FEW men upon this earth are,
Who have not a desire
To have themselves distinguished,
And known both far and near.

The poor Mechanic, ev'n the men
By charity supported,
Strive their admirers to acquire,
And are therewith comforted.

All the pre-em'nence that one man
Above another has,
Must spring from diff'rent qualities,
Which that man doth possess:

These qualities may be reduc'd,
And to these three confin'd;
Namely, to fortune, body, and
The qual'ties of the mind;

The first of these three must consist
In riches or in blood,
Which are not properly our own,
But upon us bestow'd.

The next is beauty, health, or strength,
Which nearer are of kin;
And, like the former, only are
By Nature to us giv'n.

The third is what regards the mind,
And has it's proper rise,
From knowledge and a virt'ous life,
Which we should not despise:

This more essential is to man,
And more united close,
Than any of the other two;
Because it still endures.

The man who has a fortune got,
And riches in great store,
Ought not, for that, to be preferr'd,
To virt'ous men, though poor.

Yet still we see the men of wealth
A shining figure make;
They're by most of the world carress'd
Though virtue they forsake;

Yet virtue surely is the source,
Whence honour should arise:
Men only should be honour'd while
They virtue do practice.

There's often intimation made,
When Great Men titles get,
That they do qualities possess,
And that they're men of merit.

His Majesty is only giv'n
To Kings upon the throne;
His Holiness is ascrib'd
Unto the Pope alone.

A death-bed makes all men alike,
And shews the emptiness
Of titles, pomp, and ev'ry thing
That is not virtuous:

In dread suspense upon the state
He soon must enter on,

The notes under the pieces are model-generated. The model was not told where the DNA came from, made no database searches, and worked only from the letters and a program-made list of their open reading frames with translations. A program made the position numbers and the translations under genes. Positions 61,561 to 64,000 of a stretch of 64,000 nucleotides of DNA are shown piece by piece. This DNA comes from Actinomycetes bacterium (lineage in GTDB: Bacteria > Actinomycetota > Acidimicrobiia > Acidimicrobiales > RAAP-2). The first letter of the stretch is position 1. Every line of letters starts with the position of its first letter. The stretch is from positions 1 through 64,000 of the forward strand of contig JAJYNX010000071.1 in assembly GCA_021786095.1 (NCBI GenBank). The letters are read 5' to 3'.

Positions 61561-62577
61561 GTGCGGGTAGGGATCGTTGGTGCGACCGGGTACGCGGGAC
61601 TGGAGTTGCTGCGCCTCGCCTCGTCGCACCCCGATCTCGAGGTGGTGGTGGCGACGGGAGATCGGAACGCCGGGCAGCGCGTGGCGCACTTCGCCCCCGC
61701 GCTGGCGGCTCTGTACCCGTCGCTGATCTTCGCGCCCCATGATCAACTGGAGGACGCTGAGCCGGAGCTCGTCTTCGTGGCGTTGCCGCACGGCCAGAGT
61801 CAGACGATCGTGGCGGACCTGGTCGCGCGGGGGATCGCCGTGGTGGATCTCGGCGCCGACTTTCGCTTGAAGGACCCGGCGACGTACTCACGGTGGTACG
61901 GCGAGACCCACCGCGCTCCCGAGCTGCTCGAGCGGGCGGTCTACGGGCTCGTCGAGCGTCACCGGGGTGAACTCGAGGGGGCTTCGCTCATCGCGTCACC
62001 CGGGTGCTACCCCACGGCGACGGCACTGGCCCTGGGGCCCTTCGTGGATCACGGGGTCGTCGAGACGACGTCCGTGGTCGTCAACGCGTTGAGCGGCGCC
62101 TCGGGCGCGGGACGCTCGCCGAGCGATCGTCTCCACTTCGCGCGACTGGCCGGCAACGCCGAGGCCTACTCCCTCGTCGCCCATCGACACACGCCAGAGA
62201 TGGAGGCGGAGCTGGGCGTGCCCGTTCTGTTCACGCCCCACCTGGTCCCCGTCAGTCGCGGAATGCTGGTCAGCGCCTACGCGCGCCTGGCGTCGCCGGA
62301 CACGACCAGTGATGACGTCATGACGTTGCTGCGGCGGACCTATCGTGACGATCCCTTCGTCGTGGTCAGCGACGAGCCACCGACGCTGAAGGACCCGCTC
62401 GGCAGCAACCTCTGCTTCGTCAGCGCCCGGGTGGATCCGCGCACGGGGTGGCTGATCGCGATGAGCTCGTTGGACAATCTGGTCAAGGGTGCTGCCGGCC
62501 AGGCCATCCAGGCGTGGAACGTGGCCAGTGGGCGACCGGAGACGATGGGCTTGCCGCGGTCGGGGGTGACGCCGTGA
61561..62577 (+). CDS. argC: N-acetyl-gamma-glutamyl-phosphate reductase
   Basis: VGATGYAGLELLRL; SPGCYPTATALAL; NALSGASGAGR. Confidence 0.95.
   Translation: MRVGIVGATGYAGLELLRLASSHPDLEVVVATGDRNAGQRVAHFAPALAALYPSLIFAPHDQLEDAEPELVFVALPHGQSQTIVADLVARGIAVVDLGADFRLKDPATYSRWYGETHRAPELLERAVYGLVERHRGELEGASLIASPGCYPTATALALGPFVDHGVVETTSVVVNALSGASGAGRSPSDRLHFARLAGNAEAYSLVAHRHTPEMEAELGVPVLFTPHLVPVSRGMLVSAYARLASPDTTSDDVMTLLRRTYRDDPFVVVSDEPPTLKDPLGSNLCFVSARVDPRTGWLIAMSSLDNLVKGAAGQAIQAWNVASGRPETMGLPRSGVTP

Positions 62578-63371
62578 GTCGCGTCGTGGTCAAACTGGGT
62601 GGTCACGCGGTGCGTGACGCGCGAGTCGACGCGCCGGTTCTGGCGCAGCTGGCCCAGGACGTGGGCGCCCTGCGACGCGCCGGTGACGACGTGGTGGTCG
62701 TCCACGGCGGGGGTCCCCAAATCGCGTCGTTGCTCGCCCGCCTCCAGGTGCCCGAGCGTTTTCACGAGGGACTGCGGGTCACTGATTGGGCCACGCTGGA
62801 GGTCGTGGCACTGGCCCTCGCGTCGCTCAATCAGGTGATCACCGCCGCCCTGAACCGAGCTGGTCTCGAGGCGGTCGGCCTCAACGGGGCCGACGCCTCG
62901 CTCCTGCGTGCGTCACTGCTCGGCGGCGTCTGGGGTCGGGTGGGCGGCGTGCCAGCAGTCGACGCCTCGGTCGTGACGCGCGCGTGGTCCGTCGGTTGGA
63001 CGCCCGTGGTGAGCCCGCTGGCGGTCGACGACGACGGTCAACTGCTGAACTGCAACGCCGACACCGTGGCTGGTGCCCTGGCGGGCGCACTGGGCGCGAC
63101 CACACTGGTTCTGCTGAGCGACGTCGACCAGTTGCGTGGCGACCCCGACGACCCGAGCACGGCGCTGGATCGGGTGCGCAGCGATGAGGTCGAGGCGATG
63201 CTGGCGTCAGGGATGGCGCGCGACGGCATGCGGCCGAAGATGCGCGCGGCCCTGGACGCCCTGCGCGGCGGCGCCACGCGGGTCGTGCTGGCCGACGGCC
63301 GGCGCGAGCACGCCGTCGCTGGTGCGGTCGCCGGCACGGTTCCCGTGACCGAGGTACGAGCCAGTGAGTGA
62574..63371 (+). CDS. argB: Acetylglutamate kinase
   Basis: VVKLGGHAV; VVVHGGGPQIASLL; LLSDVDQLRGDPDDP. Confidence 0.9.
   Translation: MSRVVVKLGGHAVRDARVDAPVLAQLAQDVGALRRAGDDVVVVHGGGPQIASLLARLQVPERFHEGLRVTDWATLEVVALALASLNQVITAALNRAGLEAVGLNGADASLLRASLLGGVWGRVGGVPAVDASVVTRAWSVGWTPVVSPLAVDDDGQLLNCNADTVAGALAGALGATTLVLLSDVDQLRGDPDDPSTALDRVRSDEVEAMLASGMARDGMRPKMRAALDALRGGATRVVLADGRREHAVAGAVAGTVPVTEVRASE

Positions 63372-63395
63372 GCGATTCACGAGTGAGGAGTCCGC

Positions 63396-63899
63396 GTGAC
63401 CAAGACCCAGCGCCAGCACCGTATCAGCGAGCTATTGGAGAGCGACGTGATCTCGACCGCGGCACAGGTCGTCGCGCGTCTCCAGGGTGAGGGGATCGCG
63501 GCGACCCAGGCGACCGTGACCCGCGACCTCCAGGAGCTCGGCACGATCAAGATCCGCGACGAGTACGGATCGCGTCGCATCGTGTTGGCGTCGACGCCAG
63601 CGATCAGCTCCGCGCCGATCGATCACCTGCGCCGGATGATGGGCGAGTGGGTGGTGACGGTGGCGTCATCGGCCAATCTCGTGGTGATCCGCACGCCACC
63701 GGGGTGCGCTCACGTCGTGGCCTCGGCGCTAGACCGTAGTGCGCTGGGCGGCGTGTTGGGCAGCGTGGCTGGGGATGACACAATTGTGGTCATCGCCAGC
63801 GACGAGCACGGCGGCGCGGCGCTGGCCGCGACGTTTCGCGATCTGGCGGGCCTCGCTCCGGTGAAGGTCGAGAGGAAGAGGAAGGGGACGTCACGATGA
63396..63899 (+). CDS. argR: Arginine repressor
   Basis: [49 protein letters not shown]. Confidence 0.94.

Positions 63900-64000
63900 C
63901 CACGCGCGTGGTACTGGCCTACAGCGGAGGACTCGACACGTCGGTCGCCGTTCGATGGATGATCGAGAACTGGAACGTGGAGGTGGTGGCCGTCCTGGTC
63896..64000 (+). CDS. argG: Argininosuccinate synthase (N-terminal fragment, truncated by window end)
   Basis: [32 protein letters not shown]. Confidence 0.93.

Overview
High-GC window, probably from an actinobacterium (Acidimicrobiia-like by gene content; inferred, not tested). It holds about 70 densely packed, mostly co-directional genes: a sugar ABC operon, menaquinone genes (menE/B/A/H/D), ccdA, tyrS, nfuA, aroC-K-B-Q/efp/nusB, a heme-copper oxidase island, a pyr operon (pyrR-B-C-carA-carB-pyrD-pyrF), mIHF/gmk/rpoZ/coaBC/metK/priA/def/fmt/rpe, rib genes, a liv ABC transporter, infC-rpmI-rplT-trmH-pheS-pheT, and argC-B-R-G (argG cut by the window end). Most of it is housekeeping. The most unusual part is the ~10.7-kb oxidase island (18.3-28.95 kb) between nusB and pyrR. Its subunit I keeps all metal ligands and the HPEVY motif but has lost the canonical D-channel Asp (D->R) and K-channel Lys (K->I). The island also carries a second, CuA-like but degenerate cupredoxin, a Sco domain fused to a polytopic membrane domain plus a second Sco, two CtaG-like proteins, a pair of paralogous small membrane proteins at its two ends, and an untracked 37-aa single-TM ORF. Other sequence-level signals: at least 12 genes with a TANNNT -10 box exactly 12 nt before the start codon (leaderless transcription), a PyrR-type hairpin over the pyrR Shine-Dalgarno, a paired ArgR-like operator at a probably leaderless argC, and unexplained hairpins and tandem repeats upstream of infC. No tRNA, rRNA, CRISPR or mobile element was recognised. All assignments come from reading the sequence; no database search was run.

And terrifi'd, he stands aghast
To think his time's ne'er done!

What 'vails it then that he has been,
Or rich, or great in power?
His riches or his greatness can't
Protect him from that hour!

What though he has a Conqu'ror been,
And kingdoms great subdu'd,
Against the King of Terrors, he
Dares not lift his sword.

And though he had old Samson's strength,
His life it could not save
From that devouring monster, Death,
Or from the gloomy Grave!

'Tis Virtue then and it alone,
Can only stand the test;
And who has walked in Virtue's path,
In peace may take his rest.

The Scriptures say, we're strangers here,
And pilgrims on this earth;
Through it we must our journey take,
Till we resign our breath:

The world is said to be an Inn,
Where man is furnish'd still,
With what is fit to 'commodate
Him for his Master's will.

It surely is absurd to say,
That I'll take up my rest
Before my journey's at an end,
Though I'm of wealth possest.

In this world it is so ordained,
That each must have his lot;
And ev'ry man should be dispos'd
To be content with it.

Whatever post man may be in,
It is his duty still,
To act his part most properly,
And study to excell.

'Tis true, indeed, some men will say,
Their post does not them suit,
And that another they could act
Much better without doubt.

The fault's not ours, that we are not
Plac'd in a different line;
'Tis Providence who does dispose
Of all things to his mind.


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